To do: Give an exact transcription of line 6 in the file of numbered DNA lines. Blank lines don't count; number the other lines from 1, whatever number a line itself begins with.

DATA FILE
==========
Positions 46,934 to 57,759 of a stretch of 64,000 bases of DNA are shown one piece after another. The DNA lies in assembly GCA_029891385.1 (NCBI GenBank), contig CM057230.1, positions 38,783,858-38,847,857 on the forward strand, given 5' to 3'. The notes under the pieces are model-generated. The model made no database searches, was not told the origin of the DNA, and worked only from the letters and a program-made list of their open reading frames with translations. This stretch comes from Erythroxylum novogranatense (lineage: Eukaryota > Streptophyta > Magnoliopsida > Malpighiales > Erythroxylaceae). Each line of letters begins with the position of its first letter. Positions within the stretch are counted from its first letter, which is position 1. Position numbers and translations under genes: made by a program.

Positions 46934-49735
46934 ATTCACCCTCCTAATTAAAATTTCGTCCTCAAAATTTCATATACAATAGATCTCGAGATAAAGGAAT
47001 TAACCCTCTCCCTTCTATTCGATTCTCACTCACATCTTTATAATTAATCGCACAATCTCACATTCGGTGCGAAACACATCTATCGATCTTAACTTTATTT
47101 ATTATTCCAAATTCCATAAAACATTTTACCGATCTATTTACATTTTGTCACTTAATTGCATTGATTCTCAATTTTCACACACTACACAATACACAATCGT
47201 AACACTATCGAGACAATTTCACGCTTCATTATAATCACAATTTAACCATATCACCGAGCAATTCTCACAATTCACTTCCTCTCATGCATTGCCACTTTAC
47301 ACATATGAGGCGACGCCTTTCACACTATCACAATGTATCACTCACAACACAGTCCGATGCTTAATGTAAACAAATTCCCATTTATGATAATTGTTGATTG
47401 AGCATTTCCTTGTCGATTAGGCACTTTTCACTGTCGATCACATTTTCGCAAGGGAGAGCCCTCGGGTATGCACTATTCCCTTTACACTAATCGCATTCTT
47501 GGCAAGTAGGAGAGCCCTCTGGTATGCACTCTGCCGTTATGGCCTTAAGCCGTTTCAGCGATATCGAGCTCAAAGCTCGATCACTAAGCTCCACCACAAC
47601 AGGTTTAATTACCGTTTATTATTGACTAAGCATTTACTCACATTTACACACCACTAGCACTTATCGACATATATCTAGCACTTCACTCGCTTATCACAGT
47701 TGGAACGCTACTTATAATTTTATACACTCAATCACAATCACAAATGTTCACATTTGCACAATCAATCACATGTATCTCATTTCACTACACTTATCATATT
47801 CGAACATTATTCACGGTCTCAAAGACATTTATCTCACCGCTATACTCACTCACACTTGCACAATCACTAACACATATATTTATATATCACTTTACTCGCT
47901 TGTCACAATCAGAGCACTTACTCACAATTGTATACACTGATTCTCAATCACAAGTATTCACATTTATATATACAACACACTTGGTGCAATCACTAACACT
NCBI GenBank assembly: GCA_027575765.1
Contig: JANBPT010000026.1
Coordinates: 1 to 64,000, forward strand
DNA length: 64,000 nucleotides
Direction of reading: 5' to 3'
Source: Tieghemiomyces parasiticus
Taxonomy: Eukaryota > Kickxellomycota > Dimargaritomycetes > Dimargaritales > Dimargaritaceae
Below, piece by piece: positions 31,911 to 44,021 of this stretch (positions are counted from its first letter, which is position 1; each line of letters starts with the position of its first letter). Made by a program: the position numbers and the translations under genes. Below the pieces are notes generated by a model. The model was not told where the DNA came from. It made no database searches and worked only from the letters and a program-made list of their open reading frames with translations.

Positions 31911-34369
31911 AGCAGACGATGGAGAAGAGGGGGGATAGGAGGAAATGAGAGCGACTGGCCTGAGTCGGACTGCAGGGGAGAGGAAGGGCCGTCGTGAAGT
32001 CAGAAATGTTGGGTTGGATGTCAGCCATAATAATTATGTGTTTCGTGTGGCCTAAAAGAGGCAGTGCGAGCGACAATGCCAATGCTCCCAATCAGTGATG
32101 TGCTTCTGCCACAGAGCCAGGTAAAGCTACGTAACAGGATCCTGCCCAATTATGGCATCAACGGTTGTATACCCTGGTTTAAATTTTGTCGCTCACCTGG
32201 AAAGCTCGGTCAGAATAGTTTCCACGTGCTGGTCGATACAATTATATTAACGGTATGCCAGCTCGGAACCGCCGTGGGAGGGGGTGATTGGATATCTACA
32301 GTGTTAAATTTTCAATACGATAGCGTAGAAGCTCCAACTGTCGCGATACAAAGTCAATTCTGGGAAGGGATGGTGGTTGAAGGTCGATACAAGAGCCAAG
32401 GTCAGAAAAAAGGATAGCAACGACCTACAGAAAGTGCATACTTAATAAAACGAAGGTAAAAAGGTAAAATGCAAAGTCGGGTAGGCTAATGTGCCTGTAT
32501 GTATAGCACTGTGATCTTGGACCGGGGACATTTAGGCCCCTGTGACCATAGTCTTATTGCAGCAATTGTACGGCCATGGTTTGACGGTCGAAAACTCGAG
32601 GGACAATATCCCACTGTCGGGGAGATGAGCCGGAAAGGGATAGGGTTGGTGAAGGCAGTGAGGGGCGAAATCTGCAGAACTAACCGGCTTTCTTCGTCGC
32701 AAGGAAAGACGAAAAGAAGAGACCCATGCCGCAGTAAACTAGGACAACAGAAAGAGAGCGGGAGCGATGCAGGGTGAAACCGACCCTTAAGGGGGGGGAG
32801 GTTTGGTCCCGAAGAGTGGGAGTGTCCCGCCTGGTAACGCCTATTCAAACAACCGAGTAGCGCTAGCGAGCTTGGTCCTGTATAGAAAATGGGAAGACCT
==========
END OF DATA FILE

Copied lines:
47201 AACACTATCGAGACAATTTCACGCTTCATTATAATCACAATTTAACCATATCACCGAGCAATTCTCACAATTCACTTCCTCTCATGCATTGCCACTTTAC